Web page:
It was also during 2001, that Philadelphia joined Bayonne as stops during their monthly shows for the promotion. By the end of 2001, JAPW invaded Hackettstown. During that year, many stars had breakout years, but it would be known as the breakout year for Da Hit Squad (Monsta Mack and Mafia), who were into their second reign as the JAPW Tag Team Champions. "Wall" become a common chant for the Bayonne fans whenever Da Hit Squad were in action. They chanted "wall, wall, wall..." until Da Hit Squad Gorilla Press Slammed their opponents out of the ring and into the wall at Charity Hall. The Wall is said to be one of the most talked and devastating finishers in wrestling at that time. While a top force in the JAPW tag team division, Da Hit Squad also elevated other wrestlers into future stars with their ability to put over other opponents. The Briscoe Brothers, Dixie, Insane Dragon, Deranged, JT Jobber, and many others benefited from working with Da Hit Squad. Dixie and Insane Dragon were two local Bayonne brothers who got their starts the JAPW Wrestling School also had a breakout year. Dixie and Insane Dragon became fan favorites and underdogs while on their quest to capture the JAPW Tag Team Championship. On May 18, 2001, at Youth Gone Wild, Dixie and Insane Dragon defeated Da Hit Squad to become the JAPW Tag Team Champions. Their reign only lasted 50 days as family drama slowly unfolded between the two brothers. During the feud, other family members get involved such as their father and younger sister.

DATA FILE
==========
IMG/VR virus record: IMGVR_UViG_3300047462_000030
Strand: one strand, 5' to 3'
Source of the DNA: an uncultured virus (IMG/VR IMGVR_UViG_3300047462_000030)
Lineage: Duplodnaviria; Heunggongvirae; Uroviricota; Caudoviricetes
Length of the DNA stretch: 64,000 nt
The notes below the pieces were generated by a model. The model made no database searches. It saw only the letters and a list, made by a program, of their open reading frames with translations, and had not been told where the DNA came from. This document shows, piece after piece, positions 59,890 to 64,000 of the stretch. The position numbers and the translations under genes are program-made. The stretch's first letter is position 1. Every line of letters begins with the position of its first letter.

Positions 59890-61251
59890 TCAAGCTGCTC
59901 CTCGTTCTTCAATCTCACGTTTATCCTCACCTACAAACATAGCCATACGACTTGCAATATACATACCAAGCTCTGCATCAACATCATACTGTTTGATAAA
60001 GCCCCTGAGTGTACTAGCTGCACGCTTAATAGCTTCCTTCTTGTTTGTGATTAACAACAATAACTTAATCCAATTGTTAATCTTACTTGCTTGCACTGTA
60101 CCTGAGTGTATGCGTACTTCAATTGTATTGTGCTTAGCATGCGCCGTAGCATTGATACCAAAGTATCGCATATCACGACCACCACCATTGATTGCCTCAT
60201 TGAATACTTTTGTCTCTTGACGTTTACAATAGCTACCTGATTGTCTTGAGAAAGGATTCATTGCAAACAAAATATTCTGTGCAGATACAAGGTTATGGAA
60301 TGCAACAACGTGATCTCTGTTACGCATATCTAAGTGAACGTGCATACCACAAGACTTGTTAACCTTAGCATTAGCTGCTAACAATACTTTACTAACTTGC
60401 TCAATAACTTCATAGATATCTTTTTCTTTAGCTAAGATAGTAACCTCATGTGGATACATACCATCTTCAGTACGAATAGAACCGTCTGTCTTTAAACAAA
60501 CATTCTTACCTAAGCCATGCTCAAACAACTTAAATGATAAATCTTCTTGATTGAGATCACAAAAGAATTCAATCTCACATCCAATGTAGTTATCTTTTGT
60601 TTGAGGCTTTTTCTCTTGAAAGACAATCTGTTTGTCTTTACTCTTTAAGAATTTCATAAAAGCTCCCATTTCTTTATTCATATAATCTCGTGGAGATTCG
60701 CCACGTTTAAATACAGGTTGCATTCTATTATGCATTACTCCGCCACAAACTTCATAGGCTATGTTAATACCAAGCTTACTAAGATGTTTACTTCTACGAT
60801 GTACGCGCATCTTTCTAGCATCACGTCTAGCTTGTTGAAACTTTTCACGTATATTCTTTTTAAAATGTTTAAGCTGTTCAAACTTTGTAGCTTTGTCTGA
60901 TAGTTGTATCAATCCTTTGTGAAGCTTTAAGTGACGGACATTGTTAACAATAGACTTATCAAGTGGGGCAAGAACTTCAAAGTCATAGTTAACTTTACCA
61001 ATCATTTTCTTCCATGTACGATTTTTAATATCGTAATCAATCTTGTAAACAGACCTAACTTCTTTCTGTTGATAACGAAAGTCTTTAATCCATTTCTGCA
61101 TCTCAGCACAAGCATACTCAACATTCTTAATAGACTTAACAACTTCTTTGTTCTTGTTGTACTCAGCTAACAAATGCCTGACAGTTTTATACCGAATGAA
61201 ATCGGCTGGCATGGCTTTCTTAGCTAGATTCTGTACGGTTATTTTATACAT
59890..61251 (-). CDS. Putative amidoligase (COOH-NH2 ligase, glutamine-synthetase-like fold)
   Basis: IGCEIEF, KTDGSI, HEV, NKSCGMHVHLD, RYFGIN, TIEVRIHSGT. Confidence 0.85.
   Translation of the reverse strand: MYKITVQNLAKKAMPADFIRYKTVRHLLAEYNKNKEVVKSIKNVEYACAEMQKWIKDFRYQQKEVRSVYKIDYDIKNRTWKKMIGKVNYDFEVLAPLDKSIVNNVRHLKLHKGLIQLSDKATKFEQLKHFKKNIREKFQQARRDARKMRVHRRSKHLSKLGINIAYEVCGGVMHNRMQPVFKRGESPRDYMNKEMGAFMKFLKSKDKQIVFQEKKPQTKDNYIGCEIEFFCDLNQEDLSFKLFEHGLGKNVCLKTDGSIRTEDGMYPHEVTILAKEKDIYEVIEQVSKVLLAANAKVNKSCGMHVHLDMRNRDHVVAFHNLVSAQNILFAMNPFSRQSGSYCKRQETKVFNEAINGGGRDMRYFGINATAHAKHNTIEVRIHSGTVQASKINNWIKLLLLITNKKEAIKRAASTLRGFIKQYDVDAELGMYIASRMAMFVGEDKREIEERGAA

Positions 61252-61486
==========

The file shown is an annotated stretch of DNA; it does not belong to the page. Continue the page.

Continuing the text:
On December 15, 2001, JAPW learned of Russ Haas's passing, which affected all in the JAPW locker room. Then on February 2, 2002, JAPW presented the Russ Haas Memorial Show. Over 600 fans attended the memorial event while over 50 professional wrestlers from around the United States showed up and donated their salary for that evening.[2] Even wrestlers from Florida flew up to the show as a show of respect for Haas to work the show. Charlie and the rest of the Haas family were also in attendance. The proceeds raised at the show went to the widow of Russ Haas. That night for the first time ever in JAPW history, a Triple Crown Champion was determined. The match was contested in a Triple Threat Match. JAPW Heavyweight Champion Homicide was challenged by JAPW Light Heavyweight Champion The Insane Dragon and JAPW New Jersey State Champion Dixie. Dixie won the match and became the Triple Crown Champion.

JAPW was is talks to do business with California based Xtreme Pro Wrestling when XPW was making its debut in 2002.

JAPW also made their debut in Seaside Heights in 2002 with several shows during the summer. They ended the year back in Bayonne. In December 2002, JAPW learned the fate of their existence at Charity Hall. Jeff Shapiro sold Charity Hall to a developer, and the promotion was forced to look for another venue to house the shows. A short term was in place until JAPW found another venue to house the monthly shows.


Currently, Jersey All Pro Wrestling generally holds their events once a month in small venues such as the Rahway Rec Center AKA "The JAPW Arena" and the Golden Door Charter School in Jersey City

Roster and staff

Current roster

Female wrestlers

Tag teams


  • The D-Factor
    (Jonny D, South Side Playaz Club, and Trent Acid)
  • The Hillbilly Wrecking Crew
    (Jay Briscoe, Mark Briscoe, Brodie Lee, and Necro Butcher)


  • Jonny D




Current champions

Championship Champion(s) Previous Date Won Location
JAPW Heavyweight Championship Dan Maff Jay Lethal June 27, 2009 Jersey City, NJ